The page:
A man says he told his abuser that if he touched his brother he would "end him".
The man, now aged in his 40s, is giving evidence in a closed courtroom at the High Court in Auckland where Alosio Taimo, 55, is on trial for sexually abusing 18 boys over 29 years.
Mr Taimo - a former junior rugby coach and a teacher aide - has denied 83 sex offences.
The man said Mr Taimo was a family friend and forced him to touch him at night.
He recalled both incidents happening about six months apart and he cried himself to sleep afterwards.
The man said he was just a boy at the time. He felt helpless at the time and the experience left him shocked.
"You can't really help the kind of sickness people have - it's the way of the world."
He said his school days were happy and he had some close friends that he spent time with.
"That was the good times. It was only at night when you're by yourself - that's when the darkness happens."
He said years after the abuse he met up with Mr Taimo.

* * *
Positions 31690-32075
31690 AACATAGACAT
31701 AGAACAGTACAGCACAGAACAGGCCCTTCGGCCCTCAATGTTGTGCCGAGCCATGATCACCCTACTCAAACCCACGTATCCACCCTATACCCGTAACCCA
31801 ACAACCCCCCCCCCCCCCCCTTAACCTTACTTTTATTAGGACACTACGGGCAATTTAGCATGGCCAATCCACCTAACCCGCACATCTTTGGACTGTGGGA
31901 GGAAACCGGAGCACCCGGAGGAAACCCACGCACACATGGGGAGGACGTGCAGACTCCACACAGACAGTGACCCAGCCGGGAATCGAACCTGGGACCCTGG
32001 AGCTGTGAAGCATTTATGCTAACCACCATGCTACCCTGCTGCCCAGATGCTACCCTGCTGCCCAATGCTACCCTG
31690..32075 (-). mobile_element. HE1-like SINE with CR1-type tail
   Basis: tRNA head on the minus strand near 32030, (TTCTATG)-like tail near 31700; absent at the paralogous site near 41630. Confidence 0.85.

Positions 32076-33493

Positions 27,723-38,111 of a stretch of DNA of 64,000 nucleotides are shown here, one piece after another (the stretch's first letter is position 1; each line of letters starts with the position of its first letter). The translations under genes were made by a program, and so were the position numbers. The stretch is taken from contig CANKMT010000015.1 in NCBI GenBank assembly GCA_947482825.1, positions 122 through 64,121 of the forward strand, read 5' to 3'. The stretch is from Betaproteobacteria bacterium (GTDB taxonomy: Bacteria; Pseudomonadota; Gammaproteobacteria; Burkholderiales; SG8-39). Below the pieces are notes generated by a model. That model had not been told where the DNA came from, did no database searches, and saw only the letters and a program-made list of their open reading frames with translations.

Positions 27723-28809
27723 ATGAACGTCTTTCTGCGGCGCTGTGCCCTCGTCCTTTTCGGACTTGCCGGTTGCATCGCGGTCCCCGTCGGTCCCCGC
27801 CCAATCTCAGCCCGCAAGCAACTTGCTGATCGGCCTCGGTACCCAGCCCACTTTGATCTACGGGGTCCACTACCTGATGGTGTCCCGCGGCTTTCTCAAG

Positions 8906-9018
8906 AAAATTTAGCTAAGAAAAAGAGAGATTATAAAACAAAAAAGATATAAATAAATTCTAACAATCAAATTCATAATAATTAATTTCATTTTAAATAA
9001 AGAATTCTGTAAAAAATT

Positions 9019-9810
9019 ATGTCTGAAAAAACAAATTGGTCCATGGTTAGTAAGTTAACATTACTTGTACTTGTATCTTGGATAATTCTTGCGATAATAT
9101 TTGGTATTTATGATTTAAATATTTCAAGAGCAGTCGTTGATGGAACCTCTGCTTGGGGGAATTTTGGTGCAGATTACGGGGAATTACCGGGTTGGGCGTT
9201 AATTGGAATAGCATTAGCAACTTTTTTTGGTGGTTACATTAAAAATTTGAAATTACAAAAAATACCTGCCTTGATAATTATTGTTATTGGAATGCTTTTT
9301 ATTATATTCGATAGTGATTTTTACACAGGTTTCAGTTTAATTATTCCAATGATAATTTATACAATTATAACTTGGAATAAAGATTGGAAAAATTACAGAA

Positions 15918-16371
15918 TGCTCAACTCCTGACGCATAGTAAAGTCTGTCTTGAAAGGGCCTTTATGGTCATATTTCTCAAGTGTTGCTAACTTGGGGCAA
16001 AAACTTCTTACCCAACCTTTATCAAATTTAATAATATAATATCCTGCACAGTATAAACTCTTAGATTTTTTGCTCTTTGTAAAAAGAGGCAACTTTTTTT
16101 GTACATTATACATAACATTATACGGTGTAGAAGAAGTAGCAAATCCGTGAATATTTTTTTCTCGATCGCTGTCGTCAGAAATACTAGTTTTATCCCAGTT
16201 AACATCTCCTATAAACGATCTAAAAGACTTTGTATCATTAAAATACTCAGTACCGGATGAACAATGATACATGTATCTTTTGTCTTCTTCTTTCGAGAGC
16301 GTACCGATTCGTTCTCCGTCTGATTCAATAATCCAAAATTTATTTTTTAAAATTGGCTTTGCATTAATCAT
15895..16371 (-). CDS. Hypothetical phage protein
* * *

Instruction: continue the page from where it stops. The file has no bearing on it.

"[I said] if he ever touched my little brother, I was going to end him."
He said Mr Taimo did not respond.
The man said he told his long-term partner about the abuse and they are still together.
The man said he read about Mr Taimo's charges in the media last year and approached police.
Under cross-examination from Mr Taimo's lawyer, Panama Le'au'anae, the man confirmed he hadn't told anyone about the abuse at the time.
"I was too scared of 'Sio [Mr Taimo] ... He might give me a hiding or something."
He confirmed he may have got the dates of the events wrong, but he was having to dredge up over suppressed memory from more than 20 years ago and the incidents did happen.
Mr Le'au'anae asked if he had been taught about "good touching and bad touching" at school.
The man replied: "Back then, there was no such thing as good touching or bad touching - the only thing [that was taught] was religious teaching."
When Mr Le'au'anae accused him of making up his evidence, the man responded: "I'm just here to tell the truth."
"You can stand there and say that it didn't happen but in my heart of hearts, I know it did happen."
The trial, before Justice Moore and a jury, is in its fourth week of 10.